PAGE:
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Charlottesville Neo-Nazi Marine Found Guilty At Summary Court-Martial
A Marine who was accused of marching with white supremacists and attacking a protester at last year’s “Unite the Right" rally in Charlottesville, Virginia, was found guilty a summary court-martial on Monday, officials told Task & Purpose.
- Lance Cpl. Vasillios Pistolis was sentenced to 28 days of confinement, reduction in rank to E-1, and forfeiture of two-thirds pay for one month, 1st Lt. Samir J. Glenn-Roundtree told Task & Purpose, adding that the Marine will be afforded seven days to submit a request for clemency.
- Pistolis had been charged with failure to obey an order or regulation and making a false official statement under the Uniform Code of Military Justice, T&P; was informed on earlier on Monday.
- ProPublica reported in May that Pistolis is a member of a neo-Nazi group and bragged in an online chat room about attacking a woman at the Aug. 12, 2017 rally.
- Pistolis is assigned to Combat Logistics Battalion-8, Combat Logistics Regiment 2, 2nd Marine Logistics Group, at Camp Lejeune, North Carolina.
- Two other Marines from Camp Lejeune were arrested in May 2017 for flying a white supremacist banner at a pro-confederate rally in Graham, North Carolina. Sgt. Michael Chesny was administratively separated from the Marine Corps on April 11 for taking part in “extremist activities;” and Staff Sgt. Joseph Manning was discharged on Dec. 8, 2017, Corps officials told Task & Purpose.
The admiral in charge of Navy special operators will decide whether to revoke the tridents for Eddie Gallagher and other SEALs involved in the Navy's failed attempt to prosecute Gallagher for murder, a defense official said Tuesday.
The New York Times' David Philipps first reported on Tuesday that the Navy could revoke the SEAL tridents for Gallagher as well as his former platoon commander Lt. Jacob Portier and two other SEALs: Lt. Cmdr. Robert Breisch and Lt. Thomas MacNeil.
The four SEALs will soon receive a letter that they have to appear before a board that will consider whether their tridents should be revoked, a defense official told Task & Purpose on condition of anonymity.
‘It’s Lt. Col. Vindman’ — Active-duty witness in Trump impeachment inquiry sharply corrects congressman
Army Lt. Col. Alexander Vindman made sure to take the time to correct a Congressman on Tuesday while testifying before Congress, requesting that he be addressed by his officer rank and not "Mr."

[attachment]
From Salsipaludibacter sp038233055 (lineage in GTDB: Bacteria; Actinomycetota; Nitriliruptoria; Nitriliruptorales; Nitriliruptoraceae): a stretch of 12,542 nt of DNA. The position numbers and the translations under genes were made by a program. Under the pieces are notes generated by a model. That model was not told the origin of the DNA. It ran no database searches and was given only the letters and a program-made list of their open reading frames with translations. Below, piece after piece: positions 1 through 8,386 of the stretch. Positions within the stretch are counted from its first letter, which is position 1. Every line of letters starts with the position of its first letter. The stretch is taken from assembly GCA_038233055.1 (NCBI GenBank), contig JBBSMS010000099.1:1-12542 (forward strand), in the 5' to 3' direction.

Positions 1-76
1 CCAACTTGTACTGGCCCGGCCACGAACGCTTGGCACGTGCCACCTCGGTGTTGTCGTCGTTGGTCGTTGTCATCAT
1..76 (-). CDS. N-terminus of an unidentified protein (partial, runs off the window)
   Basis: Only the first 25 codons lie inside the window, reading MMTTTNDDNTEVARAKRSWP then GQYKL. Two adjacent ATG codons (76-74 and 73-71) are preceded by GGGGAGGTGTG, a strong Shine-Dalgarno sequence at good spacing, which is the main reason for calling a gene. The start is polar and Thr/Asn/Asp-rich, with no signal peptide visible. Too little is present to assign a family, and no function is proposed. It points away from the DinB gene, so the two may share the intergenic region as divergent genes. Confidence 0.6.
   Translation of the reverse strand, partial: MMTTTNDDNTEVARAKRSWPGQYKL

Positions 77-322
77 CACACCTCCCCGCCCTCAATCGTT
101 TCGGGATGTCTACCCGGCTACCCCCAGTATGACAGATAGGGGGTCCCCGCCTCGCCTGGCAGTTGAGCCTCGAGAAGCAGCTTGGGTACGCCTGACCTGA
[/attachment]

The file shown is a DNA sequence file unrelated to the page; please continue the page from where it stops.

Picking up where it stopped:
'What happens after that is out of their control' — Former military leaders and lawyers react to Trump's war crimes pardons
On Friday, President Donald Trump intervened in the cases of three U.S. service members accused of war crimes, granting pardons to two Army soldiers accused of murder in Afghanistan and restoring the rank of a Navy SEAL found guilty of wrongdoing in Iraq.
While the statements coming out of the Pentagon regarding Trump's actions have been understandably measured, comments from former military leaders and other knowledgable veterans help paint a picture as to why the president's Friday actions are so controversial.
WASHINGTON (Reuters) - The U.S. aircraft carrier strike group Abraham Lincoln sailed through the vital Strait of Hormuz on Tuesday, U.S. officials told Reuters, amid simmering tensions between Iran and the United States.
Tensions in the Gulf have risen since attacks on oil tankers this summer, including off the coast of the United Arab Emirates, and a major assault on energy facilities in Saudi Arabia. Washington has blamed Iran, which has denied being behind the attacks on global energy infrastructure.
Iran continues to support the Taliban to counter U.S. influence in Afghanistan, a recent Defense Intelligence Agency report on Iran's military power says.
Iran's other goals in Afghanistan include combating ISIS-Khorasan and increasing its influence in any government that is formed as part of a political reconciliation of the warring sides, according to the report, which the Pentagon released on Tuesday.